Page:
Defence says Rwanda accused was businessman not warlord

By Danny KEMP
Rwanda Lawyers for Felicien Kabuga accused prosecutors of trying to 'rewrite history'.  By Simon Wohlfahrt AFPFile
SEP 30, 2022 LISTEN
Lawyers for Felicien Kabuga accused prosecutors of trying to 'rewrite history'. By Simon Wohlfahrt (AFP/File)

Top Rwandan genocide suspect Felicien Kabuga was not a warlord but merely a businessman caught up in the 1994 ethnic slaughter, his defence lawyers told a Hague tribunal on Friday.

Kabuga's trial at a UN court began on Thursday with prosecutors accusing the 87-year-old of setting up hate media that urged ethnic Hutus to kill rival Tutsis and supplying death squads with machetes.

But in their opening statements his defence rejected the "caricature" of Kabuga, once one of Rwanda's richest men, saying he was not responsible for what they called a "grassroots" explosion of violence.

Prosecutors were trying to "twist the facts and rewrite history", lead defence lawyer Emmanuel Altit told the court.

Instead the allegations should be seen against the backdrop of years of civil conflict in Rwanda that proceeded the 100-day killing spree in which more than 800,000 people died, he said.

"In the context of the war, Felicien Kabuga's conduct is seen in an entirely different light -- he was no longer a warlord but a businessman caught up in the prevailing chaos," added Altit.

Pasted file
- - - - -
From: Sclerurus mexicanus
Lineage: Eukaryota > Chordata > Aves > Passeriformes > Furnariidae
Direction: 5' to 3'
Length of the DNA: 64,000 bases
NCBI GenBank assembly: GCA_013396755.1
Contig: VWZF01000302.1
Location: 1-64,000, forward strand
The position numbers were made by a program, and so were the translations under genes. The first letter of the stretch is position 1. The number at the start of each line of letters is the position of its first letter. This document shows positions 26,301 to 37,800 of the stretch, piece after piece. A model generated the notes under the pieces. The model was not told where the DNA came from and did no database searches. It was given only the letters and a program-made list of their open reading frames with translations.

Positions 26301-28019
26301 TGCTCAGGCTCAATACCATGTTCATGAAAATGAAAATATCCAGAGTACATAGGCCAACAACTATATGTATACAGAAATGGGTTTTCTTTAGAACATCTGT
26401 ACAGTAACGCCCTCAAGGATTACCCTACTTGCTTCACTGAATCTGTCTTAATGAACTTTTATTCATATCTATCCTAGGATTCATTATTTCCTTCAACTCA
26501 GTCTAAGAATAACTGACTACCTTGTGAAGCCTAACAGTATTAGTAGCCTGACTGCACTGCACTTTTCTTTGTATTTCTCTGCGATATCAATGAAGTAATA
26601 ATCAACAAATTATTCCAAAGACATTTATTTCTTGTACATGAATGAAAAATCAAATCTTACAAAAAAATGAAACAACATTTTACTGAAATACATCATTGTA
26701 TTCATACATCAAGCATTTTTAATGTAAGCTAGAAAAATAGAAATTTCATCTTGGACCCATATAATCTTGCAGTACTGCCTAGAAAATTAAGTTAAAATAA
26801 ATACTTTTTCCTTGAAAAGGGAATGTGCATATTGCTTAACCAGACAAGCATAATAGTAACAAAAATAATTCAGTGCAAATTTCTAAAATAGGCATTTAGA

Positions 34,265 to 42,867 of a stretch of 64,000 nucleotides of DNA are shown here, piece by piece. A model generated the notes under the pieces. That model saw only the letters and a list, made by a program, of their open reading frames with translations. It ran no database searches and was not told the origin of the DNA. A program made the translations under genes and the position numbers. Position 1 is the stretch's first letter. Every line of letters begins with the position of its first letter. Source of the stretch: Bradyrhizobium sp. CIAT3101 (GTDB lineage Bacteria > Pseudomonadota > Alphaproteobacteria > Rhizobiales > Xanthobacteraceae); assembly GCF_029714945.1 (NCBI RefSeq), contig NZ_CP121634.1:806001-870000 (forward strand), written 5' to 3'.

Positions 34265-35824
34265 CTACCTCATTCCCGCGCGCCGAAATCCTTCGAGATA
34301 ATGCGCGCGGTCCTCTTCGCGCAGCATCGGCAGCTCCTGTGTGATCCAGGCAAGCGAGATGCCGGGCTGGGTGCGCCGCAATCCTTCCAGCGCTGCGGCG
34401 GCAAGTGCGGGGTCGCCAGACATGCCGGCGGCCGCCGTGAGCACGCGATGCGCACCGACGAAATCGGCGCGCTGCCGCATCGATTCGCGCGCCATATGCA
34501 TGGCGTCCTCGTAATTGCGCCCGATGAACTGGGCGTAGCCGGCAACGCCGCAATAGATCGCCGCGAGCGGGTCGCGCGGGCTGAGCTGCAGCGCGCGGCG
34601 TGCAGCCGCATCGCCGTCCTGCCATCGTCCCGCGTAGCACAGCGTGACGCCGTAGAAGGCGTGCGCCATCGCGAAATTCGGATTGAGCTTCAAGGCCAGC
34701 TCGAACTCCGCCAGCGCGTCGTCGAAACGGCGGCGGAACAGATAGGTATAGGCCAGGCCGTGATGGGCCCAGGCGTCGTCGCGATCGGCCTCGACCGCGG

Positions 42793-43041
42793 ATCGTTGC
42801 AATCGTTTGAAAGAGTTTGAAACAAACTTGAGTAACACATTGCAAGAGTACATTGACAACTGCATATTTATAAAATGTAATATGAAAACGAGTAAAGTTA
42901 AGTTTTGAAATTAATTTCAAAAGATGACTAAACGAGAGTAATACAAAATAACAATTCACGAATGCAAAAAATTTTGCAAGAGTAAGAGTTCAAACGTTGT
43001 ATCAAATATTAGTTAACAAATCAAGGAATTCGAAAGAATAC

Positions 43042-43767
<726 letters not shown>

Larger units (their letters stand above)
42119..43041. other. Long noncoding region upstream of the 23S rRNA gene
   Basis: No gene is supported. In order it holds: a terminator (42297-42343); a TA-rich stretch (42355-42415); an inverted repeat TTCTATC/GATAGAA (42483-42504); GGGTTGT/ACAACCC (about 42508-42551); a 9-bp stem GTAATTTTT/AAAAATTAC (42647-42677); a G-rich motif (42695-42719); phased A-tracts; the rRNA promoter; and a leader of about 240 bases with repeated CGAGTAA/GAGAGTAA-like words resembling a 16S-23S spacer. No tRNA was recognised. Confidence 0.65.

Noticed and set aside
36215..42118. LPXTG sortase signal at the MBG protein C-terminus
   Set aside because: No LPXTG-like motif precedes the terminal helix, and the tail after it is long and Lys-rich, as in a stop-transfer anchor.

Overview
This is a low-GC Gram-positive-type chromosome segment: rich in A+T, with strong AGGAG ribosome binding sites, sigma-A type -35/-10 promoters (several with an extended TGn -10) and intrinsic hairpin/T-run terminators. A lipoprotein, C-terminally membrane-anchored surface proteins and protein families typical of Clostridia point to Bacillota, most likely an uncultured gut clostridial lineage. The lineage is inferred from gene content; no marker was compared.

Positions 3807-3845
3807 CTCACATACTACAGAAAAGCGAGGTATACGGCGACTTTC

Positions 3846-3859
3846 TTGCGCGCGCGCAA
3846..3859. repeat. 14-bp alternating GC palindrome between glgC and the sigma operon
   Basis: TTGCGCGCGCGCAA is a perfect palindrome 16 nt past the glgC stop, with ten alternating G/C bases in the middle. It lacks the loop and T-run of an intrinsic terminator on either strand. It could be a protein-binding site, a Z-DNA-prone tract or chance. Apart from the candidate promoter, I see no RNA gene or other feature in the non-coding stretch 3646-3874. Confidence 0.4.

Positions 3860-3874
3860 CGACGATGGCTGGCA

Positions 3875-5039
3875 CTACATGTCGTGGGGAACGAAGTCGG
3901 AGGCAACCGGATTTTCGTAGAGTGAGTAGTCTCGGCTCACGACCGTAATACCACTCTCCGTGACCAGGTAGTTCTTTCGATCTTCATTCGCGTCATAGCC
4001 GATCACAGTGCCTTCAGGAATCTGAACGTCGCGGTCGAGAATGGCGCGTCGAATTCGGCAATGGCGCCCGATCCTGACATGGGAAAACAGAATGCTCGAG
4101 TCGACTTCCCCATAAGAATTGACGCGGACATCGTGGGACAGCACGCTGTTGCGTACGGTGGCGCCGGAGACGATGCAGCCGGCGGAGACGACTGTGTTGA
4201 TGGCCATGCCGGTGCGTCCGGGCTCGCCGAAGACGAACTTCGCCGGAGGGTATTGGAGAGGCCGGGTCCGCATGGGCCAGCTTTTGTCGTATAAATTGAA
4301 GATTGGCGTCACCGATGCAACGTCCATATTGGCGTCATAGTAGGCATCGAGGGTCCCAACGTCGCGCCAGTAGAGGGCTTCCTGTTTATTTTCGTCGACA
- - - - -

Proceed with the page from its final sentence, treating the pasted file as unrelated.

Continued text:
Kabuga refused for a second day to appear in court in protest, after complaining that he had lost confidence in Altit, his court appointed attorney, and that the tribunal had refused to let him choose a new lawyer.

The defence played down Kabuga's role in setting up Radio-Television Libre des Mille Collines (RTLM) -- which prosecutors said helped fuel the genocide by calling for the extermination of Tutsi "cockroaches".

The broadcaster launched the year before the genocide with "mostly music shows" and was not set up to fuel ethnic hatred, while Kabuga could not be held responsible for what journalists broadcast, said Altit.

Defence lawyers also denied that Kabuga directly supported the Interahamwe, a Hutu militia, during the genocide, by bankrolling them, organising training, and importing machetes and other weapons.

More than 50 witnesses are expected to appear for the prosecution, starting next week, in a trial that is set to take months.

After fleeing Rwanda, Kabuga spent more than 20 years evading justice before his arrest in Paris in 2020.